Manipulation can also be seen in the monetary value of a work. There is no true standard for affixing a number to a work of art. In discussions of the value of art, the players in this economy (artists, dealers, collectors, etc.) have a variety of methods for determining the price of a work. Some might say that the method does not matter: You can put any price you want on a work of art, but that price isn’t real until someone is willing to pay it.
Hughes reinforces this in his article when he states that, in a capitalist structure, the fair price for a work of art is the highest amount someone is willing to pay. (Hughes 1978) This principle can be viewed in plain sight at auction houses, where a work by Jean-Michel Basquiat fetched upwards of $57 million this past May.
Still, for the most part we tend to accept these systems of value with little resistance. Graw reinforces this idea yet again when she states: “The elevated price of an artwork is justified by its extraordinary symbolic importance, for which no price is too high.” (Graw 2009) But, does the price replace a work’s symbolic value? It can, at least temporarily, but only time and art history courses will tell whether this means of attaining symbolic value truly sustains the importance of a work.
Where and How Art Is Valued
How we value art is at times influenced by the spaces in which we view it. Take a moment to consider your favorite coffeeshop, cafe, or bar. Many of these spaces allow emerging artists and curators access to their walls to display work. These works are still creative expressions that many would consider art. However, visitors to these spaces don’t equate them with symbolic value - likely because the art is not the initial draw. When you walk into a cafe and order your beverage of choice, you might pay no mind to what the owners have decided to hang on the wall.
However, you might notice a series of works by a local emerging artist hung on the wall. They may be hung similarly to how a gallery would present them, or they may be hung in a more comfortable manner closer to how they might be hung in a home. In either case, it is more than likely that you have not ascribed the works the same level of symbolic value that you would had the works been presented in a museum or gallery space.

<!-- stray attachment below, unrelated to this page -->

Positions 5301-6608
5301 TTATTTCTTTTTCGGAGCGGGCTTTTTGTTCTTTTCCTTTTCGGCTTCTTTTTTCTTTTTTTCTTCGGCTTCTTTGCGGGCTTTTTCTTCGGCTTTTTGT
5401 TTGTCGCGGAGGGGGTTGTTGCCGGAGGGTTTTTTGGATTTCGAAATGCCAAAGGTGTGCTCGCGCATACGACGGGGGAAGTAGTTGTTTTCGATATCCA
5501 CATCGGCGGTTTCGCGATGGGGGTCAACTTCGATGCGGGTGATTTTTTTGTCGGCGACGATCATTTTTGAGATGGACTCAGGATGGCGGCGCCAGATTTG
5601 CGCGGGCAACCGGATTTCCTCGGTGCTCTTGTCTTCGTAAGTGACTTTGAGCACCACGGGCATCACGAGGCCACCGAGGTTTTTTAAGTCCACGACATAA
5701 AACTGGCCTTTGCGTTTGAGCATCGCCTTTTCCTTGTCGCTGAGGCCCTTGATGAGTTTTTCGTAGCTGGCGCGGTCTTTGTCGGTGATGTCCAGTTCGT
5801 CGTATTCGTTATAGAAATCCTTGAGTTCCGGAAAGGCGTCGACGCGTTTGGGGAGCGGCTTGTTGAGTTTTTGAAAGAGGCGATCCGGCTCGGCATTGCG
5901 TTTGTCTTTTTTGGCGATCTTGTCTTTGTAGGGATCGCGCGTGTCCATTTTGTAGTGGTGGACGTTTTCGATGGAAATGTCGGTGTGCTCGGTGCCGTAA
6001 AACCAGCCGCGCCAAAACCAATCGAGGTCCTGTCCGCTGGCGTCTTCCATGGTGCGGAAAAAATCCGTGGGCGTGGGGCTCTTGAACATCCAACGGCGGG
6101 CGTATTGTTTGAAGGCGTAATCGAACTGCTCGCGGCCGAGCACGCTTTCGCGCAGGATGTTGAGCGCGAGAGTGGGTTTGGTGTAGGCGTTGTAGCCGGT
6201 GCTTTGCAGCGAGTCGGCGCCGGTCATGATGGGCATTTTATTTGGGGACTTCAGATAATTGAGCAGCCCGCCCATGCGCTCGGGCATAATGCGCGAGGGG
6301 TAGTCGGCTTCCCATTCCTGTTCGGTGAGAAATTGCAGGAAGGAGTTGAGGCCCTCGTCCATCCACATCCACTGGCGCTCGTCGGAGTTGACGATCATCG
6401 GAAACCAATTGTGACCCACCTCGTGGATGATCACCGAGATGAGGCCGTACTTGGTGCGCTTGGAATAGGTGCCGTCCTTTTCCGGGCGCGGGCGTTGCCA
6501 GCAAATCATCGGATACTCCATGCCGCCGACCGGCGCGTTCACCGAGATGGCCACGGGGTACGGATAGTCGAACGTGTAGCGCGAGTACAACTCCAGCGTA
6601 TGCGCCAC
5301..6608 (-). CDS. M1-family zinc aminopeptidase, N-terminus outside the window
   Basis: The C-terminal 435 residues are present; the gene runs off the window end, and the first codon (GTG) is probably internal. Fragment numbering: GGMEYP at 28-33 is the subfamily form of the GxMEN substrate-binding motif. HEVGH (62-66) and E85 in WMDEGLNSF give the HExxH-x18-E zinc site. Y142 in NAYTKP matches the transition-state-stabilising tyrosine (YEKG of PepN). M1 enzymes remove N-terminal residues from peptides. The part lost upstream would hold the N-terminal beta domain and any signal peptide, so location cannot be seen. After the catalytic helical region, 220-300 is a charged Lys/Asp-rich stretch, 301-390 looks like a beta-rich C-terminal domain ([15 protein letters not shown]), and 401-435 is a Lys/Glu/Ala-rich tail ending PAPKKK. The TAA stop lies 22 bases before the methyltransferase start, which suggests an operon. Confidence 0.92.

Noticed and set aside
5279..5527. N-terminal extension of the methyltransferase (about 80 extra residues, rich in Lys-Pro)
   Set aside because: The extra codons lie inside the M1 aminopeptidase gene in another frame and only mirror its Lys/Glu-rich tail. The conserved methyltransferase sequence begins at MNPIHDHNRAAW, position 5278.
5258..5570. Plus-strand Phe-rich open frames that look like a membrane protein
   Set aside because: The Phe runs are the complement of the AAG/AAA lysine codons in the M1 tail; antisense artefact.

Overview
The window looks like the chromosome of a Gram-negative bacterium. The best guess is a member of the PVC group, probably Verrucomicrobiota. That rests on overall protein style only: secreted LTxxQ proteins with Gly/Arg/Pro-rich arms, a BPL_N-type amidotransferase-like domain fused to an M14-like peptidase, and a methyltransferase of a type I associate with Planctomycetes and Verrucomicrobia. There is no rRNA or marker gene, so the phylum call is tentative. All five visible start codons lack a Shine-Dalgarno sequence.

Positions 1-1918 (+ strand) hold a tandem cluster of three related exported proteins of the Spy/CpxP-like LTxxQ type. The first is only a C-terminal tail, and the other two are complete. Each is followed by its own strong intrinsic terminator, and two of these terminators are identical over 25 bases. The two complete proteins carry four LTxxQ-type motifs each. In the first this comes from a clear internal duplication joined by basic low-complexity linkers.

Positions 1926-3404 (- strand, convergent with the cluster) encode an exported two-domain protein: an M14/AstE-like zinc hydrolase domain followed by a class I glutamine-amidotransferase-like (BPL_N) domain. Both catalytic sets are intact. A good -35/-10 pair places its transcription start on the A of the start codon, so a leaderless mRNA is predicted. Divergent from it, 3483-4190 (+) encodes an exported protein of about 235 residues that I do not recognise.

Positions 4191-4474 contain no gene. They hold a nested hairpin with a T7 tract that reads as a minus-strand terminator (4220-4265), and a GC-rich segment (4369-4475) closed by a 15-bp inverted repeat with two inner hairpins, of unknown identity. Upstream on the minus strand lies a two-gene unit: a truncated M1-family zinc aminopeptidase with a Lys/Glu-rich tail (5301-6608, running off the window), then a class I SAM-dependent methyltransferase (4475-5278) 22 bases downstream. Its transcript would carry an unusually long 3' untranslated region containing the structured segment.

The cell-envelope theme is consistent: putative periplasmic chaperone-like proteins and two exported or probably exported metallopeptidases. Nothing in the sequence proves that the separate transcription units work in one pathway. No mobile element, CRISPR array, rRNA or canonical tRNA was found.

Again, this association with symbolic value is very intentional. A cafe has little to no interest in how well the works sell and most likely sees no profit from these sales. The cafe owner, while potentially appreciating the work itself, views the art as a means of filling space, creating a pleasant environment, and attracting visitors. When we visit an art museum, we move with the intention to view art. Because a museum does not profit from the works on display (outside of, perhaps, ticket sales), there is an association of more pure symbolic value with the space and with the art it houses.
In a commercial gallery space, however, visitors are faced with the idea of art as a commodity. The symbolic value is still present, but it is now intertwined with the monetary value of the work. This association might not be immediate or apparent, but it begins to take shape as the visitor peruses the price list or overhears the gallerist discussing a sale or making a deal. How this intertwining of values impacts the visitor can vary wildly, but these prices are now present in the mind.
The true display of unrelenting capitalism and monetary value is on view at the auction house. Isabelle Graw cites a 2006 interview with Tobias Meyer who at the time was the director of the Contemporary Art Department at Sotheby’s. “Interviewed on the art boom in news weekly Der Spiegel, he brazenly claimed that the most expensive works were the best,” she writes. “He quite openly equated high prices with aesthetic significance, lending the market the infallible authority of an artistic tribunal.” (Graw 2009) Despite the significance that Meyer attributes to market value, many auction houses still use tactics undertaken by both museums and commercial spaces to elevate the symbolic value of works: videos that explain the historical significance of the artist, exhibitions that allow visitors to preview the works, or even highlights that cling to former relevance. “Just as market value requires this kind of symbolic underwriting, symbolic importance attributed to an artist’s early work can function as long-lasting credit.” (Graw 2009)